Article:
So, rather than yet another massive shakeup in the publishing world, it seems we were victimized by the following:

-an attention-grabbing headline
Should make for some spectacular viewing
-a 'news' story that was more analysis than fact-finding
-a failure to update the headline when the actual facts disputed the headline
-shoddy research

In looking at the original article again, there is no investigation; the writer even says "no one seems to know what the discussions are about". However, someone chose to put an attention-grabbing headline on the top of the 'story' in an effort to drive traffic. This is nothing new; newspapers and magazines have always screamed at us from the newsstands, anything to get you to pick it up and buy it. While this headline didn't quite sink to the level of the Weekly World News, it was provocative, and I bet it got a lot of traffic. The lesson for the day: read all the way to the end, think about what you're reading, and look for other sources. Have a great weekend.





9 comments:

  1. I saw the article but I didn't read the whole thing. What struck me was the comment that 3 our of 5 ebooks sold are through Amazon. Kind of makes me uncomfortable.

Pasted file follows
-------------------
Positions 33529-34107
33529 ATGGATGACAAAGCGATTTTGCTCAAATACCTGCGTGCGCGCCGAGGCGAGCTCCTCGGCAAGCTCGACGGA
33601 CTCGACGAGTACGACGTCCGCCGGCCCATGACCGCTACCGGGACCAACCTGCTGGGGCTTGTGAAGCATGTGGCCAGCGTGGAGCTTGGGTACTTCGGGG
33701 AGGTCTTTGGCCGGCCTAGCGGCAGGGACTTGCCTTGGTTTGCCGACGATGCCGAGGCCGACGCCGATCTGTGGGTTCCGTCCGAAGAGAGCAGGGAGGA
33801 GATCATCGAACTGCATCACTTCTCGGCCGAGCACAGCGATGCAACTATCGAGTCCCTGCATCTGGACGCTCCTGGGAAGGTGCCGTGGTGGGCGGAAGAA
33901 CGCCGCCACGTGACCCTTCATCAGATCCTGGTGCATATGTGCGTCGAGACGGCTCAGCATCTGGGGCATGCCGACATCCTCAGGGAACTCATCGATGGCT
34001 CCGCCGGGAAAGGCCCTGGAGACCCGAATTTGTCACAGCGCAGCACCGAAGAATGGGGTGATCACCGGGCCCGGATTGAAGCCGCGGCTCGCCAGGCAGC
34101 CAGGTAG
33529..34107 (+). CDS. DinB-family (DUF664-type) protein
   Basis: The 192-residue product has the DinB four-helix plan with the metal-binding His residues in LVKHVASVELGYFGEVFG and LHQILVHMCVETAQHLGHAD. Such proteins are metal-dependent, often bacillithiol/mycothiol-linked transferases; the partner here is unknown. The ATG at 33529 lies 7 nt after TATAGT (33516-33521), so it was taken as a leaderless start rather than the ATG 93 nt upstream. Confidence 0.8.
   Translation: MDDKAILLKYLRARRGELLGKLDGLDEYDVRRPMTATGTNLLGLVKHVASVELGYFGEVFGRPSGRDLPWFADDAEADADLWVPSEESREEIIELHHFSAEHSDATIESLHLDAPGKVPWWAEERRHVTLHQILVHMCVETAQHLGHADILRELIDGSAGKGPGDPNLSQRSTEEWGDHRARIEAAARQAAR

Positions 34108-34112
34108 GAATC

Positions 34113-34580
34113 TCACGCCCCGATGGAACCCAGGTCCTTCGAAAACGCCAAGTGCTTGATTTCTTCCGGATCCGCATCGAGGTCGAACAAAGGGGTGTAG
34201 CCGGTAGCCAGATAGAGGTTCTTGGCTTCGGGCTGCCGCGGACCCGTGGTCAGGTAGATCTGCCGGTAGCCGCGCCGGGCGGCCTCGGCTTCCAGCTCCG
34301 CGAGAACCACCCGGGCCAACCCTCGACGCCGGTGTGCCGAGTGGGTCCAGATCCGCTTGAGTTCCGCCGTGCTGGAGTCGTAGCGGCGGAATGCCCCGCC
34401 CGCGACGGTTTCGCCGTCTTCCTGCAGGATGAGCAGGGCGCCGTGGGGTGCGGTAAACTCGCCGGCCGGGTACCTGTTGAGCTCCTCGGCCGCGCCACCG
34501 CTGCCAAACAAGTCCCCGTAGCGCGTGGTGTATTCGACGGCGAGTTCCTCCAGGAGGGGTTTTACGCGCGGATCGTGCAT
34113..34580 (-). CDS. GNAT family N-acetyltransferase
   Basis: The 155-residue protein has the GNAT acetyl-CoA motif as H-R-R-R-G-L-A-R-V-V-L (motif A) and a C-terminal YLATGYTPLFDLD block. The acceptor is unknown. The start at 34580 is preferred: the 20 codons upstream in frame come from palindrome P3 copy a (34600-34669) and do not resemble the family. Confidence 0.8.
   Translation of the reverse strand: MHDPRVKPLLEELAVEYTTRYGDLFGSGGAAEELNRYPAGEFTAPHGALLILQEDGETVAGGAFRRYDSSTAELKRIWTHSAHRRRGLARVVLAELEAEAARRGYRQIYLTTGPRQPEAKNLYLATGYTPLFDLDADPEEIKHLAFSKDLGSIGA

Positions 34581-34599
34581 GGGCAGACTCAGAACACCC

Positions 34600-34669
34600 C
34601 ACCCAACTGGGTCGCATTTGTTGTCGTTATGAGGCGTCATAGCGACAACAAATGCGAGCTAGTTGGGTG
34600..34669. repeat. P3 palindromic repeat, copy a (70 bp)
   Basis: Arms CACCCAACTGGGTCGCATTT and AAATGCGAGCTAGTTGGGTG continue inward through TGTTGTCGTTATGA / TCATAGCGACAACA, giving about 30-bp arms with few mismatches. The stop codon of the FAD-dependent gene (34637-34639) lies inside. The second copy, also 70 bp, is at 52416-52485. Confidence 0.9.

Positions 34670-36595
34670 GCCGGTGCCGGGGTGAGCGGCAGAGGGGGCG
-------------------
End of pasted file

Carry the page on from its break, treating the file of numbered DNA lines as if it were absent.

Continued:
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  2. That's so annoying! And I wonder how few people read to the end of the article, or read any of it at all. They'll assume the headline is accurate and that's how rumors start to swirl and take over!

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  3. I've gotten bit too many times from headlines like that, then wait forever for all the ads to pop up so I could scroll down to read the darn article, only to find it's nothing like the headline. Now I don't even bother to click. Serves them right, too.

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  4. I wasn't blown away by the Amazon purchasing S&S thing, because 1) it's hard to believe - Amazon has their own publishing branch now, and 2) So? Random/Penguin merged and that's made no difference. But I'm glad to hear it was a fake. The thing that really shocked me was I didn't know CBS owned S&S. That's seems very weird to me for some reason... Thanks for the intelligent discussion about the whole thing though. And I love the Weekly World News cover!!